Expensive Speech: Citizens United V. FEC and the Free Speech Rights of Tax-Exempt Religious Organizations

By Boulter, Brandon S. | Brigham Young University Law Review, November 1, 2010 | Go to article overview

Expensive Speech: Citizens United V. FEC and the Free Speech Rights of Tax-Exempt Religious Organizations


Boulter, Brandon S., Brigham Young University Law Review


I. INTRODUCTION

The U.S. Supreme Court's decision in Citizens United v. FEC1 entered the national consciousness amid more than its fair share of controversy. During his 2010 State of the Union Address, with many of the robe-clad justices of the Supreme Court sitting front and center in the House Chambers, President Obama castigated the Court for "reversing] a century of law that [he] believefd] [would] open the floodgates for special interests - including foreign corporations- to spend without limit in our elections."2

The President's criticism, warranted or not, prompted immediate standing applause from many members of the House and Senate and a very surprising reaction from one member of the Supreme Court. Although the Justices have historically remained silent and unresponsive during the State of the Union Address, Justice Alito could not restrain himself from reacting to what he viewed as the President's misstatement of the key holding and potential ramifications of Citizens United. Shaking his head and mouthing what appeared to be the words "not true," Justice Alito made his disagreement with the President clear to a world authence. This controversial exchange, which provided enough fodder to fill several days of twenty-four hour news channel programming, demonstrated how impassioned individuals can become when money and political speech are at issue. It also made clear that even after over 200 years of constitutional interpretation, significant First Amendment questions remain in flux.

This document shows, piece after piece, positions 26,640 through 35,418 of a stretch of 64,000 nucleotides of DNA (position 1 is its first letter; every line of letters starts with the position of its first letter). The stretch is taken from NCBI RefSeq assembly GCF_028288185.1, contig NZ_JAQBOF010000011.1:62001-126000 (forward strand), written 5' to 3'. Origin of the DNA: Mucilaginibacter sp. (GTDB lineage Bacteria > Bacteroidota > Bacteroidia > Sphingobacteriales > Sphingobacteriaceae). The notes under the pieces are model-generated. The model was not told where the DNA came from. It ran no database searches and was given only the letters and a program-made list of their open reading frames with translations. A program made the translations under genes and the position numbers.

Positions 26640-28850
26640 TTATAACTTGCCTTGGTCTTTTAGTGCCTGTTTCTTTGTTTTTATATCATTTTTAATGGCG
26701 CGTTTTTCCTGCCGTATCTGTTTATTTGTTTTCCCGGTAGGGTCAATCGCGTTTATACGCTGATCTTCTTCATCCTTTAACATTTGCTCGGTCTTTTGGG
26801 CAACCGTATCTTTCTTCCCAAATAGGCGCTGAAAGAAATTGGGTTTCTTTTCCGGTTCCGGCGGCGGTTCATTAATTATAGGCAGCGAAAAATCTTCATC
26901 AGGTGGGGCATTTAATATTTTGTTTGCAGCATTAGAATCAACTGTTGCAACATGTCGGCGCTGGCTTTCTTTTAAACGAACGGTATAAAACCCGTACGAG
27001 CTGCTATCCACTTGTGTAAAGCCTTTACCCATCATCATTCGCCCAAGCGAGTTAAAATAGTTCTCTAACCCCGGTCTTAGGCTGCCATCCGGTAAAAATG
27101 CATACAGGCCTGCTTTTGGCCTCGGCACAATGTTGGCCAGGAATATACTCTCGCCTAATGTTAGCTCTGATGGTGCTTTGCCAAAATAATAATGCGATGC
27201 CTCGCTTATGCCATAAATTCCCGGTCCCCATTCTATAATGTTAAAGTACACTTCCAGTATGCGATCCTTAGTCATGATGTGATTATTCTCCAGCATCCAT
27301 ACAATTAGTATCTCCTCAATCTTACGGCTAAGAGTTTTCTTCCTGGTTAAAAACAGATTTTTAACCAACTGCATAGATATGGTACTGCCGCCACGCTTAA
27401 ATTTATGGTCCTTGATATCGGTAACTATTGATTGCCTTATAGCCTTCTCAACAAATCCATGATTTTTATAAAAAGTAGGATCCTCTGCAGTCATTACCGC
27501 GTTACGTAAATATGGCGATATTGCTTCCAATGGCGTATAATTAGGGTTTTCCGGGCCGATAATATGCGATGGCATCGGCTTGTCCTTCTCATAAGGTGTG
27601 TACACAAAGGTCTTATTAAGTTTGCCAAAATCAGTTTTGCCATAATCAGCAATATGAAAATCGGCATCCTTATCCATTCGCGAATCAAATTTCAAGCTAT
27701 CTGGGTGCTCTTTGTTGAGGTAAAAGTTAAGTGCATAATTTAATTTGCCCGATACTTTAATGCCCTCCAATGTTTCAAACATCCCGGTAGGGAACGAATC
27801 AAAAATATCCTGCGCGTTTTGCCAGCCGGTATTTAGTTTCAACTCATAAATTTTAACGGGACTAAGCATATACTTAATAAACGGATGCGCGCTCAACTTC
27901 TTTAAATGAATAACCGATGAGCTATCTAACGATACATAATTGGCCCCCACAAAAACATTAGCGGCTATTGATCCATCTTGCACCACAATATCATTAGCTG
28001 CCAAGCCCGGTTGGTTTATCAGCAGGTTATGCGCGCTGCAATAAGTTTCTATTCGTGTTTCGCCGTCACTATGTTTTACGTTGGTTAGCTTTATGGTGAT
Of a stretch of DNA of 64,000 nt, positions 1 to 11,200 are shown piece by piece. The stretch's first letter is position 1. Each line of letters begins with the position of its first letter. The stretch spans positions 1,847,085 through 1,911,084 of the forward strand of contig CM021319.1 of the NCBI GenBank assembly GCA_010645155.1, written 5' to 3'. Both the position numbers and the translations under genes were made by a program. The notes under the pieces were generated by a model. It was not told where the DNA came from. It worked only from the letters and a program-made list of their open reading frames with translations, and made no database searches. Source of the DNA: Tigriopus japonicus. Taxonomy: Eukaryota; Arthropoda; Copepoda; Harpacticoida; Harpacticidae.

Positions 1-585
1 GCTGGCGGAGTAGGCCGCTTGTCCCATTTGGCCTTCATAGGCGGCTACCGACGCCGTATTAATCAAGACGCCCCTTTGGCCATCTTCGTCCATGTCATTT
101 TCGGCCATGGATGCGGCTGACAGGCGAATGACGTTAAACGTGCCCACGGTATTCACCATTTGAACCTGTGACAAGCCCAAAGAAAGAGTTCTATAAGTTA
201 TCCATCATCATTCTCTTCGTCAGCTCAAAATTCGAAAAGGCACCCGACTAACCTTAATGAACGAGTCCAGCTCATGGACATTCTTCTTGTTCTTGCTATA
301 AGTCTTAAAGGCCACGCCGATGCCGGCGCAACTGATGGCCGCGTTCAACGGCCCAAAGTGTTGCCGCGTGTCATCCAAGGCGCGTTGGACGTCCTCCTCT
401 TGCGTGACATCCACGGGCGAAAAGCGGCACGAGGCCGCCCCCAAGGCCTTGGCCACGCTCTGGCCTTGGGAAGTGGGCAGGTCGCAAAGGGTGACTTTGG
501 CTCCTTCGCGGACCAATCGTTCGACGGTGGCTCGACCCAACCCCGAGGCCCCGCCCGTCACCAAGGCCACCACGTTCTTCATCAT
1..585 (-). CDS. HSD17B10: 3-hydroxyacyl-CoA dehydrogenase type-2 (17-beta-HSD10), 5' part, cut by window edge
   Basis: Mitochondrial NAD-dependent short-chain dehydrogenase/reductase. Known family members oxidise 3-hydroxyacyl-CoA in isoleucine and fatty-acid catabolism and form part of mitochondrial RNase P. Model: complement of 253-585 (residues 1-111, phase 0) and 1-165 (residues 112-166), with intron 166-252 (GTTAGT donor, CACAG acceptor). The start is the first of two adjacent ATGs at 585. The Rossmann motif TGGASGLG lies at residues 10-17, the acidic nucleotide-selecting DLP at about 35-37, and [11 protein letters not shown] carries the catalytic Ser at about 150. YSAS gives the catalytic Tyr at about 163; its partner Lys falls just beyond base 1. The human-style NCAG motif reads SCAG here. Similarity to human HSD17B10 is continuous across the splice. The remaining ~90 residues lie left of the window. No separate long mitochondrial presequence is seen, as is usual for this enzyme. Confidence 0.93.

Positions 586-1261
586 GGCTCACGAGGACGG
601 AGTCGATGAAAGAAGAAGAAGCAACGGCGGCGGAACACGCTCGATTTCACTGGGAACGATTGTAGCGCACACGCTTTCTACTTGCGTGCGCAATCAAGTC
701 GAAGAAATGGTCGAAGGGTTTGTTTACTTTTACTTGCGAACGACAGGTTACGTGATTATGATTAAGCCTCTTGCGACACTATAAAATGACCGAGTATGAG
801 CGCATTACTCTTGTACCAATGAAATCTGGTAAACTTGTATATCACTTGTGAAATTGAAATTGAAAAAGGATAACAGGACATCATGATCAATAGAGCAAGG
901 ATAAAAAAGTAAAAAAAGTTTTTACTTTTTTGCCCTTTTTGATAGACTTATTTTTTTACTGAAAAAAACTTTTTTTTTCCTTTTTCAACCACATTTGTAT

The central holding in Citizens United is that, under the First Amendment, "the Government cannot restrict political speech based on the speaker's corporate identity."3 With that question answered, at least for the time being, it is now left to the legal world to consider what the broader impact of this decision will be moving forward. Many serious questions remain as to how this holding will affect free speech rights and political campaigns. For instance, it remains unclear how this decision will affect the involvement of foreign corporations in American politics or the exact nature of Political Action Committees ("PACs") under the new framework. Additionally, there is significant uncertainty regarding the impact Citizens United will have on tax-exempt religious organizations that are restricted from engaging in political activities under § 501(c)(3) of the Internal Revenue Code.4 Although each of these questions is worth serious review in light of Citizens United, this Note will focus specifically on the last question - how the decision in Citizens United affects tax-exempt religious organizations under § 501(c)(3).

Under § 501(c)(3) certain organizations, including those "organized and operated exclusively for religious [or] charitable . . . purposes," are exempt from paying federal taxes as long as they adhere to certain restrictions.5 These restrictions include limits on lobbying activities and participation in political campaigns.6 Over the years there have been a number of legal challenges to this political activities restriction, yet all have failed to overturn the prohibition.7 It is likely, however, that in light of the holding in Citizens United, new challenges to this restriction will arise.8 As such, it is helpful to anticipate the issues that may arise with these potential challenges, including whether or not Citizens United even applies to tax-exempt religious organizations and, if so, how that holding affects their rights under § 501(c)(3). With a new emphasis on First Amendment political speech rights under the Citizens United decision, it is likely that any challenge to the § 501(c)(3) restrictions would be based on the doctrine of unconstitutional conditions, which limits the types of conditions government can place on the benefits it provides.9 Although this doctrine has been used to make similar arguments in the past,10 the new First Amendment paradigm established by the Citizens United holding has changed the legal landscape on this issue. …

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